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Tourists in the Mediterranean can't get enough of picture-perfect lavender fields. Luckily for people who weren't born in Provence, it's not too difficult to grow this purple plant at home. However, it's essential to consider what type of soil you're using if you want a beautiful lavender plant. For instance, do you know if it's safe to grow lavender in clay soil? If you answered "no," then you've got to read the research we've done on this topic.
Lavender can't grow in clay soil. This perennial plant evolved to thrive in hot, rocky, and arid environments. Since clay has poor water drainage, it will make your lavender plant susceptible to diseases like root rot.
Lavender isn't a temperamental shrub, but there are a few conditions where it won't thrive. If you're planning to use clay soil for lavender plants, you need to know how to make it more hospitable for this herb.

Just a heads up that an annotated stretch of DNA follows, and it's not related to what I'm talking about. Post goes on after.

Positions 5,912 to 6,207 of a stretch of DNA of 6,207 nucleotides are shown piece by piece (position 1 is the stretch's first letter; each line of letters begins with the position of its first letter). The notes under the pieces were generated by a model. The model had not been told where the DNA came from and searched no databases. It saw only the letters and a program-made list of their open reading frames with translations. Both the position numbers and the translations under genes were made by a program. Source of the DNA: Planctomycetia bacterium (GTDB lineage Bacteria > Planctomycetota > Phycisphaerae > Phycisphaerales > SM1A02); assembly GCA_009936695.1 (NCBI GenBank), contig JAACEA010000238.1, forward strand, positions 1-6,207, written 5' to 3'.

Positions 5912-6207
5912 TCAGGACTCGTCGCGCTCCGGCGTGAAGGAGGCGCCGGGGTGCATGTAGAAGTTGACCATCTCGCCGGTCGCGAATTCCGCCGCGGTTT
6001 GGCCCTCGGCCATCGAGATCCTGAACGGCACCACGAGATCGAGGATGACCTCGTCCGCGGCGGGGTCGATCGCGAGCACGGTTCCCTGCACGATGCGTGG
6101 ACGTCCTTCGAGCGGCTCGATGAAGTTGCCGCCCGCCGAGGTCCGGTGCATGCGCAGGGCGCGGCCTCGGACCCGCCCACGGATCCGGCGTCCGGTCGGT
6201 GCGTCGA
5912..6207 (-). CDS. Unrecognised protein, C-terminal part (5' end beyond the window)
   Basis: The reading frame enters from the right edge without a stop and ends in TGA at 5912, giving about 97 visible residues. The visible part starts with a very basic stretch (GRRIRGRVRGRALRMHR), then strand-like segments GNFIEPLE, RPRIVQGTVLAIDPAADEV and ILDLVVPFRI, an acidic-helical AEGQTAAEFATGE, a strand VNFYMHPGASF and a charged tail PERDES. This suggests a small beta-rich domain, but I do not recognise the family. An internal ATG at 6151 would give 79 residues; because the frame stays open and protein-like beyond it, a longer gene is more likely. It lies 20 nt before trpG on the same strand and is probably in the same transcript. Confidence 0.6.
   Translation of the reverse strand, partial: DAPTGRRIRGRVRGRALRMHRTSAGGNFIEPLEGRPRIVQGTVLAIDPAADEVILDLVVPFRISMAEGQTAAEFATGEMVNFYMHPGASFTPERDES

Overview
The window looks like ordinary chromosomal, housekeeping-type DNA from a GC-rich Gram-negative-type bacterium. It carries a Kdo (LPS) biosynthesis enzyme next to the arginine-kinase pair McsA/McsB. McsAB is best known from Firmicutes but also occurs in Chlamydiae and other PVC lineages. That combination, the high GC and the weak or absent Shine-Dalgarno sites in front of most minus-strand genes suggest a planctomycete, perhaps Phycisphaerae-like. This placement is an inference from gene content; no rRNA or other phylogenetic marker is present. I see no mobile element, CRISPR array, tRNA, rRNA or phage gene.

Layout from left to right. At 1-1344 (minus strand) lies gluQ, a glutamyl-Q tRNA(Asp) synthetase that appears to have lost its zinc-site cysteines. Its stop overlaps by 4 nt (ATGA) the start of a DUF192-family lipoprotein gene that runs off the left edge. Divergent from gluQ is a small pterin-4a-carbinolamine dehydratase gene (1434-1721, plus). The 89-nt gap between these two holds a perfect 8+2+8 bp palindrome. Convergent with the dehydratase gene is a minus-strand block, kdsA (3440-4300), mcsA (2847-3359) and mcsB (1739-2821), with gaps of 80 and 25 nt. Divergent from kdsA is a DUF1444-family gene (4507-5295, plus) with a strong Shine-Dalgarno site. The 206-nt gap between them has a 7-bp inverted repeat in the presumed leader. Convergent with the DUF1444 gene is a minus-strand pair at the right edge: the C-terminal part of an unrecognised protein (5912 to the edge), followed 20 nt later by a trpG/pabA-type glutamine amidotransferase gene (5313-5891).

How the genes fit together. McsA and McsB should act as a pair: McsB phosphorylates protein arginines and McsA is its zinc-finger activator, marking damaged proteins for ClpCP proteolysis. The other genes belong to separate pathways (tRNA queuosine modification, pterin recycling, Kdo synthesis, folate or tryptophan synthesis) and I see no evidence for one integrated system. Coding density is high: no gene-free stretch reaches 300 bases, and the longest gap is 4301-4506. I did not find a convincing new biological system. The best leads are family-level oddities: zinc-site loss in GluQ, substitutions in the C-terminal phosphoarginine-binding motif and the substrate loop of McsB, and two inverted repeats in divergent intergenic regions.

Can You Grow Lavender In Clay Soil?
You can't plant lavender in clay soil. This plant's roots are very good at absorbing even the tiniest amount of water in the ground. Botanists say lavender is "drought-tolerant."
Why is clay soil such a bad fit for lavender? Well, clay has poor water drainage. When you water clay soil, it will retain a ton of moisture for a long time. Lavender plants don't need extra help with water retention. They'd prefer it if you could drain that water ASAP!
When growing lavender plants, you need to create an airy soil mix that has phenomenal water drainage. These features best mimic the hot and rocky regions where lavender naturally thrives.